Allô les urgences vétérinaires ?

Cat stuck in a tree? Call the emergency vet service. Find out what happens in this audio article and bilingual reader.

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Q&A relating to this exercise 6 questions, 16 answers

EugeniaA2Kwiziq community member

elles le sont beaucoup moins

Why is there 'le' needed in "elles le sont beaucoup moins pour en redescendre"? Can I say "elles sont beaucoup moins adaptées pour..." instead?
Asked 2 weeks ago
MaartenC1 Kwiziq Q&A super contributor Correct answer

Jim, 

I think Eugenia is right that the 'le' in this clause is replacing a repetition of the adjective 'adaptées' from the prior clause, as in French the adjective needs to (should) be 'repeated' in this 2nd clause. (In English we can either leave it out, or include it especially for emphasis). The grammar references attached to the translation support this also - the lesson on the neuter object pronoun 'le' to replace adjectives is included.

Eugenia is also correct that it is not obligatory to use 'le' in this way, and the alternative expression she has written would also be correct.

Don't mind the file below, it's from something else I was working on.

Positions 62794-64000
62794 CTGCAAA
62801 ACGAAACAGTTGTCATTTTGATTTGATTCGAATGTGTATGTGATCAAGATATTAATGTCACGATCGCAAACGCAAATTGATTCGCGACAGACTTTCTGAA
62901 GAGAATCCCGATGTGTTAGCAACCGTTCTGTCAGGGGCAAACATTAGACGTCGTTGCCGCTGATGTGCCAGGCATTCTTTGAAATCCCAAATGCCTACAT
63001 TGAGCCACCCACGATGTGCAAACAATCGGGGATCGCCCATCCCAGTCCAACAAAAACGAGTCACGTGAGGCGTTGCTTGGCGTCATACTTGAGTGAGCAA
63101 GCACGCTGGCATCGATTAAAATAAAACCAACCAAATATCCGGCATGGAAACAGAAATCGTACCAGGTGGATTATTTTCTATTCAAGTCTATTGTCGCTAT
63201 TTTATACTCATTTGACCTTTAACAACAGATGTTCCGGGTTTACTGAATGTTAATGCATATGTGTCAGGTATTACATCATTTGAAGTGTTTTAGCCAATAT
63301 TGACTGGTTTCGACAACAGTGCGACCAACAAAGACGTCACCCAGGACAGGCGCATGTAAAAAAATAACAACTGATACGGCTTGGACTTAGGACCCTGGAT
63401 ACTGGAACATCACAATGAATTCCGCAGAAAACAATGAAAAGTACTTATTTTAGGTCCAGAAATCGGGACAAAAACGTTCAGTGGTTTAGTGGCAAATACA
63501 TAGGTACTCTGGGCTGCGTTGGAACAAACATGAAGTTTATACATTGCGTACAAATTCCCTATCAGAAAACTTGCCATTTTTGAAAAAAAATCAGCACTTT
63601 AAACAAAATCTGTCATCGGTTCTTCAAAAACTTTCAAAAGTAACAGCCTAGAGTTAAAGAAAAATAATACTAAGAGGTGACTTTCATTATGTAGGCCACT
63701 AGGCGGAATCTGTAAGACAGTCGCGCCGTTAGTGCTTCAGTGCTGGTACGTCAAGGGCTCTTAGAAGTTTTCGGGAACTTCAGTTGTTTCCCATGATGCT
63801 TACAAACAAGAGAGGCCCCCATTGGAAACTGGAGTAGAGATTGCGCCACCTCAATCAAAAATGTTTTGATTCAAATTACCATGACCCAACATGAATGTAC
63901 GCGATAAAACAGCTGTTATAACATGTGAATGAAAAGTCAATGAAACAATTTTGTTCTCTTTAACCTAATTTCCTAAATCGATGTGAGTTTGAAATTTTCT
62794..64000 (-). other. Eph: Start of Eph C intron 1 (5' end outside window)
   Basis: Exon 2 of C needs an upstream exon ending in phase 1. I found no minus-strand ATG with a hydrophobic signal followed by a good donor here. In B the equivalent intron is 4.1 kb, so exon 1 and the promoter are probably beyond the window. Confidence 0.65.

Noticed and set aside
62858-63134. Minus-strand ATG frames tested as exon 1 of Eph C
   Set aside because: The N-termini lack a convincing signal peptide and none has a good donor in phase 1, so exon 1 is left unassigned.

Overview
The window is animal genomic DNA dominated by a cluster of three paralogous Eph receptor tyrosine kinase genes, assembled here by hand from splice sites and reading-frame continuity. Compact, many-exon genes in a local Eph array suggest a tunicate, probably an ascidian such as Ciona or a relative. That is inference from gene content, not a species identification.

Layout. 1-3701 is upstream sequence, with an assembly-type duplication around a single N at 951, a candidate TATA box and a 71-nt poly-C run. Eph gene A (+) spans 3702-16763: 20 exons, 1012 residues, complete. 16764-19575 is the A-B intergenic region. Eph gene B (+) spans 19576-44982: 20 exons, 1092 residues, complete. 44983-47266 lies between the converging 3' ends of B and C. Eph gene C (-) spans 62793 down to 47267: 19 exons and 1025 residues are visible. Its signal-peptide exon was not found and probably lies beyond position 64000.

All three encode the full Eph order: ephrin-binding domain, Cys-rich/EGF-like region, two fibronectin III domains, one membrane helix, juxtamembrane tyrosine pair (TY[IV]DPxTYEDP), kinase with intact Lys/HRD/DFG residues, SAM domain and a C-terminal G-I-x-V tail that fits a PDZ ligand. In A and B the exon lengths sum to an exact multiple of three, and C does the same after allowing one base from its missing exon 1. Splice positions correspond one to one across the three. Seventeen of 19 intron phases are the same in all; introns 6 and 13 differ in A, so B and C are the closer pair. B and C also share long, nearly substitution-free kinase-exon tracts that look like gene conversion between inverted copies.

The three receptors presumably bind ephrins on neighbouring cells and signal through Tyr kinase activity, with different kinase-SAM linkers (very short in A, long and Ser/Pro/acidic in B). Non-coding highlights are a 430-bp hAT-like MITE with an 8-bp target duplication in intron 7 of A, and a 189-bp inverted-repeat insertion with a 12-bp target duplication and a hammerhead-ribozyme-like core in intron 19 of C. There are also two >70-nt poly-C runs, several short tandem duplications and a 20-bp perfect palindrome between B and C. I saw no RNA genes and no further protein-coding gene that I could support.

However, just as in English, French tries to avoid repeatedly expressing things in the same way, so using the neutral pronoun 'le' here for the adjective would be quite normal and common.

Replacing adjectives with le (direct object pronoun)

JimC1 Kwiziq Q&A super contributor

Hi Eugenia,

"The cat's claws are well adapted for climbing up trees, but much less so for climbing back down"

So the "le" represents "doing it" that is climbing back down (as an action).

"They are less able (adaptable)to do IT when climbing down" (It = Direct object pronoun=le)

This as my understanding  --  hope it helps.

Jim

elles le sont beaucoup moins

Why is there 'le' needed in "elles le sont beaucoup moins pour en redescendre"? Can I say "elles sont beaucoup moins adaptées pour..." instead?

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StupefaiteC1Kwiziq community member

quelque chose que requires subjonctif ?

Hi why is subjonctif after "quelque chose que vous puissiez poser contre l'arbre". Is there any rule for that ?

Asked 2 months ago
CécileKwiziq team memberCorrect answer

Hi Stupefaite,

The subjunctive is used here as the existence of this ladder or substitute is in question -